Author: Nicolas Cole / Source: HuffPost
Despite the fact that the Internet has become a key pillar in the workings of modern day society, there is still a massive knowledge gap between Internet users and how the Internet actually operates.
Many people have no idea what data security actually means, how it works, or why it’s important. They hope no one can see what it is they’re doing, and then just sort of leave it at that.
For companies, government agencies, and research institutions, the threat is even higher—especially when you’re dealing with highly confidential information. Although, any single user’s information is considered confidential, there is also sensitive information (e.g. legal matters, regulatory affairs, intellectual property protection, mergers and acquisitions, research and development materials) that, when breached, incur significant challenges and costs for institutions.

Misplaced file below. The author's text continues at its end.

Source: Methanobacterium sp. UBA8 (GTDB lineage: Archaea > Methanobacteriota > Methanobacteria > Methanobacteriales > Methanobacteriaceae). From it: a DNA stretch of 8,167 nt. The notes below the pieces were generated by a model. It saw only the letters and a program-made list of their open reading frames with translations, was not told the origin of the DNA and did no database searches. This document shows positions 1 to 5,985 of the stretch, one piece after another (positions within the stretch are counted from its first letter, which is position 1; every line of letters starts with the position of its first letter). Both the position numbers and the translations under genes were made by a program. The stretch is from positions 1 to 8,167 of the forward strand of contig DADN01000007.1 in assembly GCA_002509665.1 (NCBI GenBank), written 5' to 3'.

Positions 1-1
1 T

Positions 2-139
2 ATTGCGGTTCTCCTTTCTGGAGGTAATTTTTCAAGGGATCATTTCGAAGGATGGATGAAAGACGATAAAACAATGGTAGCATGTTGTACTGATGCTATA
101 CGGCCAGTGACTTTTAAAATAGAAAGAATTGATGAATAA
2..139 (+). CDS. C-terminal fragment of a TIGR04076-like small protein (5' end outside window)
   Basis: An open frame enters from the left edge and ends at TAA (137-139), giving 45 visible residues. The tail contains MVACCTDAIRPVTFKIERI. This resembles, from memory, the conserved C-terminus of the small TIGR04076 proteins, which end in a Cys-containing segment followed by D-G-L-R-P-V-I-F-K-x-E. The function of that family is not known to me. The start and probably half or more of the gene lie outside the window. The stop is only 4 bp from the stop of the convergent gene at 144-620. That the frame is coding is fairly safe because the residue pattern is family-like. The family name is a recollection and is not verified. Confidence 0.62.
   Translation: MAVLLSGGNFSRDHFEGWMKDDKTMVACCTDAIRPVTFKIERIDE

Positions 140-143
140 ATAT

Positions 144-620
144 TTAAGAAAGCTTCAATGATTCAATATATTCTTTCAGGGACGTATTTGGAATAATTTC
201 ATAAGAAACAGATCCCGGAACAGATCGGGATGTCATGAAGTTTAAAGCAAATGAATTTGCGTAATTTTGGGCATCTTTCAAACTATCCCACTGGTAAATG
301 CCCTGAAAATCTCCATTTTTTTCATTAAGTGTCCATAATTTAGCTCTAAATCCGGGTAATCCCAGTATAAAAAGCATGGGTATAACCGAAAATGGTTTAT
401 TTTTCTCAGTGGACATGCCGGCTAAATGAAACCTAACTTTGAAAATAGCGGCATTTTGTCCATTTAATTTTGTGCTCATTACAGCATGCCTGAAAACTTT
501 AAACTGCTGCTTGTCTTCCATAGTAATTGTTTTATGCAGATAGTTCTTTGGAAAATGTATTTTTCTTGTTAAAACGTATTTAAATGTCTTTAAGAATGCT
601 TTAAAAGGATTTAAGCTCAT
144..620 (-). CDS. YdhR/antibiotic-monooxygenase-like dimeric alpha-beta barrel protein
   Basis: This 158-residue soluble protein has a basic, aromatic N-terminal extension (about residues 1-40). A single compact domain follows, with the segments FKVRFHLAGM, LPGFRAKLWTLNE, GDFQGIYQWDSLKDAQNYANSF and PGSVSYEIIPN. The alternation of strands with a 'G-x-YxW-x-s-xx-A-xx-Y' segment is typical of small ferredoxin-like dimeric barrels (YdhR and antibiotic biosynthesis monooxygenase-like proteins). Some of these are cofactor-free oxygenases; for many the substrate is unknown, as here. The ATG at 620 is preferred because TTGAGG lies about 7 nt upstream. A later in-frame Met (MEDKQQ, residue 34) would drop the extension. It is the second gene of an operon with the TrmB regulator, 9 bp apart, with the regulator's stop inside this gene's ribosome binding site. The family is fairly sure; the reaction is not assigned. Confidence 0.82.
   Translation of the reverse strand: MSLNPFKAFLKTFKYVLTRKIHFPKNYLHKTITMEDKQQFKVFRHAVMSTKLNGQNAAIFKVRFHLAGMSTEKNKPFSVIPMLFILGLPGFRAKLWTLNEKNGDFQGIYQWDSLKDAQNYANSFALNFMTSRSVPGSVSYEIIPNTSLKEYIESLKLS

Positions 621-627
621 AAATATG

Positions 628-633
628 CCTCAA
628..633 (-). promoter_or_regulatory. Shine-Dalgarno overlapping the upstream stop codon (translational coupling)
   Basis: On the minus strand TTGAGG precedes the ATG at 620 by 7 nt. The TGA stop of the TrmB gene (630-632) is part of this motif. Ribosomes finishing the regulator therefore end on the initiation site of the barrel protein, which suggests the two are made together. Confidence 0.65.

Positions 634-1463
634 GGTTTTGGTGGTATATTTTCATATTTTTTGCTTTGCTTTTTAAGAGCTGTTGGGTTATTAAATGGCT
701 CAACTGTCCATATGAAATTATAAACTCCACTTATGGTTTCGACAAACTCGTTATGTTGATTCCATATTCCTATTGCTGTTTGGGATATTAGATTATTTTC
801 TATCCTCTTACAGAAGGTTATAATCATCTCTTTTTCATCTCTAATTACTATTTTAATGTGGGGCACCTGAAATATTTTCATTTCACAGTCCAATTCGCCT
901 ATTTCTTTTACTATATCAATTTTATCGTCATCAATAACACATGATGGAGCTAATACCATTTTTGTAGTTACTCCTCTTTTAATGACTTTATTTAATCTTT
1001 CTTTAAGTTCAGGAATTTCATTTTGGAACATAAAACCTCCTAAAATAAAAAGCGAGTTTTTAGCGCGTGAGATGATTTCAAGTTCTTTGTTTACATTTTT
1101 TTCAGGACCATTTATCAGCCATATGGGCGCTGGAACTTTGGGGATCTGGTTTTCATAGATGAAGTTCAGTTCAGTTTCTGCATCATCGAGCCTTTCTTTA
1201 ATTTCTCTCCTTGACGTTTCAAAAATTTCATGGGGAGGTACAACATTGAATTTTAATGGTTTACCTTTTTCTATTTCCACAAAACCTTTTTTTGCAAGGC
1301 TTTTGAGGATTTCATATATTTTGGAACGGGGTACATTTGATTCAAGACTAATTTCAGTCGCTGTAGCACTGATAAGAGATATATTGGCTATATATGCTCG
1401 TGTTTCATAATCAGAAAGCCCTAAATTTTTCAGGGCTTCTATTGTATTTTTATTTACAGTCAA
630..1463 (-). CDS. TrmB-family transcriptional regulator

In America, people have become numb to the headlines that alert the masses of huge data breaches. Do you remember the Target incident that compromised nearly 40 million credit card holders? Or when Sony was cyber-attacked by North Korea? Or what about when 200 million Yahoo users had their information stolen, ready to be sold to a willing buyer?
The public reads these headlines, shrugs, and then goes about their day. In just the past few years, over 900,000,000 records of personally identifiable information have been stolen in the United States.
For institutions especially the ones being threatened by…
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